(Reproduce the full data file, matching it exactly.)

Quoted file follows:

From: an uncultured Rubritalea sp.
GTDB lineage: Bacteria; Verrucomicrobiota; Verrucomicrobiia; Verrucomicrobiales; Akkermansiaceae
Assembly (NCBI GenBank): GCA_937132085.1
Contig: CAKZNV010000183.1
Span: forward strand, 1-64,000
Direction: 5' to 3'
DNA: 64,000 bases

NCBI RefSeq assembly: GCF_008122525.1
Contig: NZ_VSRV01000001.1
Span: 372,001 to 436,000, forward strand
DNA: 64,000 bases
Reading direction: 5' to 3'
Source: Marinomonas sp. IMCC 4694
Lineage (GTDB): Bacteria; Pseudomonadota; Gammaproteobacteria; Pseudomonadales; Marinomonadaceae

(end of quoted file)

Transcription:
From: an uncultured Rubritalea sp.
GTDB lineage: Bacteria; Verrucomicrobiota; Verrucomicrobiia; Verrucomicrobiales; Akkermansiaceae
Assembly (NCBI GenBank): GCA_937132085.1
Contig: CAKZNV010000183.1
Span: forward strand, 1-64,000
Direction: 5' to 3'
DNA: 64,000 bases

NCBI RefSeq assembly: GCF_008122525.1
Contig: NZ_VSRV01000001.1
Span: 372,001 to 436,000, forward strand
DNA: 64,000 bases
Reading direction: 5' to 3'
Source: Marinomonas sp. IMCC 4694
Lineage (GTDB): Bacteria; Pseudomonadota; Gammaproteobacteria; Pseudomonadales; Marinomonadaceae